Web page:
“In general, we don’t think it is appropriate for the government to use taxpayer dollars to offer or subsidize a service in competition with private-sector alternatives, and high-speed Internet service is a particularly competitive and robust market in most areas,” Comcast spokeswoman Mary Beth Schubert said.
“Government-run broadband networks are risky ventures that often rely on overly optimistic subscriber and revenue projections. When the networks fail to meet financial goals, the taxpayers get stuck with the bill,” said Andrew Schriner, Qwest’s director of public policy.
The fiber network could cost $200-$300 million, depending on the size of the network, but it’s not clear how it would be financed.
Qwest, the incumbent telco in Utah, has also fought municipal fiber projects UTOPIA and iProvo . Tacoma’s Click Network is one of the largest municipal telecommunications systems in the United States. They hoped to attract between five and eight ISPs to its network but costs were higher and projections optimistic. Same deal with Ashland Fiber in southern Oregon. On the other hand, The Dallas attacted Google with its Q-Life municipal fiber network.
Professor Tim Wu says city dwellers won’t be able to get high-quality wireless Internet access for free. But Tim’s World excludes Portland, Oregon.
Through a combination of good luck and good management, Portland scored one of the few city-wide municipal WiFi networks that offers completely free service (with banner advertising).
At first, I could never seem to get a reliable connection with MetroFi. Now it works well from my apartment. DailyWireless has been using it as our sole connection to the internet for the last month. So far, so good. While I can’t speak for anyone but myself, I find that MetroFi is a valuable addition for the city. Who doesn’t love the idea of free WiFi everywhere?
Personal Telco activists have demonstrated that free grass roots wireless is not only possible but effective. They pioneered the concept and made it happen in hundreds of coffee shops, small businesses and residences in Portland.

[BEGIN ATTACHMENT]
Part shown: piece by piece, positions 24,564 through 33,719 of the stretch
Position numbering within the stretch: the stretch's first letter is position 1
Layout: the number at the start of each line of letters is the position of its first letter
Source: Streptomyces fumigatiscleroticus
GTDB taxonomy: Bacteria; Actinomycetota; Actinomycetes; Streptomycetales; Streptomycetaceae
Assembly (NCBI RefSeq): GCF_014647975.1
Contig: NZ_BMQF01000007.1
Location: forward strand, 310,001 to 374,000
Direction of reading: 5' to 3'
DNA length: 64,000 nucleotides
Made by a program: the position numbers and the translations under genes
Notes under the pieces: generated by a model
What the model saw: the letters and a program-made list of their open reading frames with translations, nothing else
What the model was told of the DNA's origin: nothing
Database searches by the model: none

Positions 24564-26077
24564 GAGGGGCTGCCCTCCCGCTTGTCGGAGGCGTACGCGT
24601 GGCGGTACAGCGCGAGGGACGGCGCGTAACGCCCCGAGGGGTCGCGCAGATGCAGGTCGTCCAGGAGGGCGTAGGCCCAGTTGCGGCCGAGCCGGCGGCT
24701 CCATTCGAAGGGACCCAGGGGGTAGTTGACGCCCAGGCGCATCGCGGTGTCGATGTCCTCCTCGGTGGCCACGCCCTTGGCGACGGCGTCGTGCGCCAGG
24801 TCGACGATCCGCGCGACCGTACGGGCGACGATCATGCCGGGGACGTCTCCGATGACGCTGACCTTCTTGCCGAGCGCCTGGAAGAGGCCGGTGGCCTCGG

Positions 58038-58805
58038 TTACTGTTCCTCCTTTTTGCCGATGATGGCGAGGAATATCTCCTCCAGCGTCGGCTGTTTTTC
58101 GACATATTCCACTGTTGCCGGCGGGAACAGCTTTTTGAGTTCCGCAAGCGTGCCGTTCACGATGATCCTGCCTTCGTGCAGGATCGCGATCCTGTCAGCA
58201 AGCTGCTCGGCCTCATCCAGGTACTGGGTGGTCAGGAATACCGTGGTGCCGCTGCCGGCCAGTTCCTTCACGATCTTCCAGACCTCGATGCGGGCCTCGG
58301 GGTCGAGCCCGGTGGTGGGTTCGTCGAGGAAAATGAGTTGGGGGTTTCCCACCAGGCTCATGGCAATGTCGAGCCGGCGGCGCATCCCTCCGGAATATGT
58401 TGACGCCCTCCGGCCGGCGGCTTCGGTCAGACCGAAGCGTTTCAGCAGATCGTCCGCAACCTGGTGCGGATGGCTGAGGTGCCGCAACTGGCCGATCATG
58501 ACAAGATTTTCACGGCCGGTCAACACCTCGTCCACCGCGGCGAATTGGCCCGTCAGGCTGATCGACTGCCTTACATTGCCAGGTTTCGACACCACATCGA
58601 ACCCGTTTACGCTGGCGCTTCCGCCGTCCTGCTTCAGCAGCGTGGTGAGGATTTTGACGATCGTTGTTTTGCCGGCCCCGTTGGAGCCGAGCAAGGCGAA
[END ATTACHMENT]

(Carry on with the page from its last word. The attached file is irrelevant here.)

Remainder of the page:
Russell Senior, a volunteer at the free community WiFi organization, Personal Telco, has reservations about MetroFi. He says MSN’s new Sideguide software is going to be far more intrusive than MetroFi’s banner at the top of a page.
Codenamed Shadow, the main purpose of MSN Sideguide is to fund the free wifi networks that Microsoft is currently testing in Oakland and Portland with its ISP partner, MetroFi – the wifi connection will be dropped if Sideguide is not running.
Portland city commissioner Dan Saltzman, who overviews the cable television and MetroFi WiFi franchise in Portland, is apparently considering a fiber network for the City of Portland. According to Saltzman’s chief of staff, Brendan Finn, this might be a private, public or private/public partnership. Brendan Finn spoke to PersonalTelco (video) on September 26, 2007. The informal chat discussed some of the ideas that are currently circulating around City Hall.
Although they approach it differently, both PersonalTelco and MetroFi have the same idea. Free.
So here’s an idea — free internet access should be a right of every United States citizen.
I was alive and I waited, waited
I was alive and I waited for this
Right here, right now
there is no other place I want to be
Right here, right now
watching the world wake up from history